Police investigators are required to play fair in Michigan. They must follow leads, and not just ones that support their version of the events. They must properly collect all the evidence, including evidence that proves your innocence. They cannot seize property of yours that has no connection to their investigation. They cannot try to intimidate witnesses that support or help you. If they do not properly investigate the case, a skilled defense attorney would argue that they cannot prove your guilt beyond a reasonable doubt.
If a police officer has reasonable suspicion that you committed a crime, you may be stopped for just enough time to determine if the suspicions were correct. This is often called a Terry Stop, and applies to both vehicle and on-foot stops. Competent criminal defense lawyers will argue that (1) the officer didn’t have reasonable suspicion of your criminal activity, or (2) that the stop lasted longer than it should have for the officer to confirm the suspicions. That is because if either of these two things is true, then anything the officer learned during the stop might be suppressed in court. The Fourth Amendment to the U. S. Constitution protects us from unlawful stops by the police.
In order to search your home or body in Michigan, police officers generally need probable cause to believe that you committed a crime or a search warrant based on that probable cause. Automobile searches are often an exception to that warrant requirement. Probable cause is a higher standard of belief than the reasonable suspicion that is required for a Terry Stop. Of course there are exceptions to every rule, and there are circumstances where probable cause or a search warrant is not required, but in general the police need one of those two things before they can do a search. Like the scenario mentioned above where the officers search a home without a search warrant and find marijuana, anything the police officers find during an illegal search might be suppressed in court.
Improper administration of sobriety tests
There are a few ways officers test whether or not you are driving drunk in Michigan. The first is a series of field sobriety tests, such as a gaze test or a balance test. Drivers of passenger cars are not required to take field sobriety tests. However, if you take the tests and the officer doesn’t do them exactly right, there is a margin for error. In that case, your defense lawyer will argue that without the tests being performed properly, there is not enough proof that you were drunk driving. Another way an officer will attempt to prove that you are driving under the influence of alcohol is to do a breath test at roadside, often called a Preliminary Breath Test or a PBT. The officer must have the equipment calibrated right and be fully trained on its use or else your lawyer could argue that the results of the test ought to be suppressed. Drivers of passenger cars do not commit a crime by refusing to take a PBT in Michigan.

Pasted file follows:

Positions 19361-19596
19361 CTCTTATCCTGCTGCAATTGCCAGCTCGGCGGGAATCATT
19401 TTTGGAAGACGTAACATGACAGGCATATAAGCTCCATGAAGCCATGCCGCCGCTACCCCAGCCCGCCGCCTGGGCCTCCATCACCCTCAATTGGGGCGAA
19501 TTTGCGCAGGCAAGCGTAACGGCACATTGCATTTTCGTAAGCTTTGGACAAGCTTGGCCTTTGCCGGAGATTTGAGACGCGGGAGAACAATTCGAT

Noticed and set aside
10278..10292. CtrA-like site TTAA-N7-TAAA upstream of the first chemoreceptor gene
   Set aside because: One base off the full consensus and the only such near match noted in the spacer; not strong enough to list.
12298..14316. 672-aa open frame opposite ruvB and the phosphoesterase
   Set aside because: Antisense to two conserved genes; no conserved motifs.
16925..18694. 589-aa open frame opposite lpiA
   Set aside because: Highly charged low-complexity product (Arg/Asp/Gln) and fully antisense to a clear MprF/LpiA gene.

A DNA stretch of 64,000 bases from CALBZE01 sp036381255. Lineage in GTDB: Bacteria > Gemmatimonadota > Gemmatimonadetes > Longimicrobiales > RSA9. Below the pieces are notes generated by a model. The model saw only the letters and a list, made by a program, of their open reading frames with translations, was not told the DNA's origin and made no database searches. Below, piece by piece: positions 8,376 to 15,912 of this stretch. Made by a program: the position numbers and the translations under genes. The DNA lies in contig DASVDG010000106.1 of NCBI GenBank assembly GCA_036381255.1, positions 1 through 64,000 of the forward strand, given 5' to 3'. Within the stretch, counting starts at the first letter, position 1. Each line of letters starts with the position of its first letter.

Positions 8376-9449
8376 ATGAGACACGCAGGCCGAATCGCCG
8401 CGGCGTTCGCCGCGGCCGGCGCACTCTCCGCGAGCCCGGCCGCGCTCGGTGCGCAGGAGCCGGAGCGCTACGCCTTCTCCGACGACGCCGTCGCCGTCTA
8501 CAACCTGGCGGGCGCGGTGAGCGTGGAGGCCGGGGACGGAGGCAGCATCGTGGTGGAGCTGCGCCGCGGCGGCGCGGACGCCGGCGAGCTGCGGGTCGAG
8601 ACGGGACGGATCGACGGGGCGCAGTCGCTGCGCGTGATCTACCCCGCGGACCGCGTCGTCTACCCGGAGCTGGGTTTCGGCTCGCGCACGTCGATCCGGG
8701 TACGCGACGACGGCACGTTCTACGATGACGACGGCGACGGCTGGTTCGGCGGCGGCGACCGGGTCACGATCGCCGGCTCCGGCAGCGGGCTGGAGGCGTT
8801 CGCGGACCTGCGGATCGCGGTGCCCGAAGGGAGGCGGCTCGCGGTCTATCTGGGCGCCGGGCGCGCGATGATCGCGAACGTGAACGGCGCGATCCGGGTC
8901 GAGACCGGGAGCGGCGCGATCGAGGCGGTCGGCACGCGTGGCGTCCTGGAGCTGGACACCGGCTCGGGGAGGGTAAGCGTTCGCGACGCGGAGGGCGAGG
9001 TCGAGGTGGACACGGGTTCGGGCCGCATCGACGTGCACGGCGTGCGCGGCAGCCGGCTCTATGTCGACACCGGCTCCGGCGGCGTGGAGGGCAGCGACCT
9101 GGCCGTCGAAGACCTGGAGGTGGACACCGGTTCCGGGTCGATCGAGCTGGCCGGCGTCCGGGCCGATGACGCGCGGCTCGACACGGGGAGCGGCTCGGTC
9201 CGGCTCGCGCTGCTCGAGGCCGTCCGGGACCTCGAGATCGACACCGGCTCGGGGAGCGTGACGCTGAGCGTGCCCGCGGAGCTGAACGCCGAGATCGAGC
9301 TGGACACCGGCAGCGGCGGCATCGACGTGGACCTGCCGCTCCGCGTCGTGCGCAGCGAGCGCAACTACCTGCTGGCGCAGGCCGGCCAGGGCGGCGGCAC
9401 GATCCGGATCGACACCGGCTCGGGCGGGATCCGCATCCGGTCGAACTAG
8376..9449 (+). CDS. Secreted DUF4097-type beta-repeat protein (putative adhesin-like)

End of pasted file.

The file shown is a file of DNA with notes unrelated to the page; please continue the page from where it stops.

Your Criminal Defense Lawyers
This list is just a small sampling of what can go wrong during a criminal investigation. In order to make sure all of the evidence against you is actually proper, you need to hire an experienced, aggressive and trusted criminal lawyer. At Kronzek & Cronkright, PLLC, we have been defending clients all over Michigan for many years. We will go through your case with a fine-tooth comb to see if the police made any critical mistakes. If they did, we will argue that anything that they found out after making the mistake should be suppressed in court. We have been practicing law for over 80 combined years. Let us put that to work for you! We offer a free initial consultation to talk about your case.
TALK TO A CRIMINAL DEFENSE ATTORNEY
CALL (800) 576-6035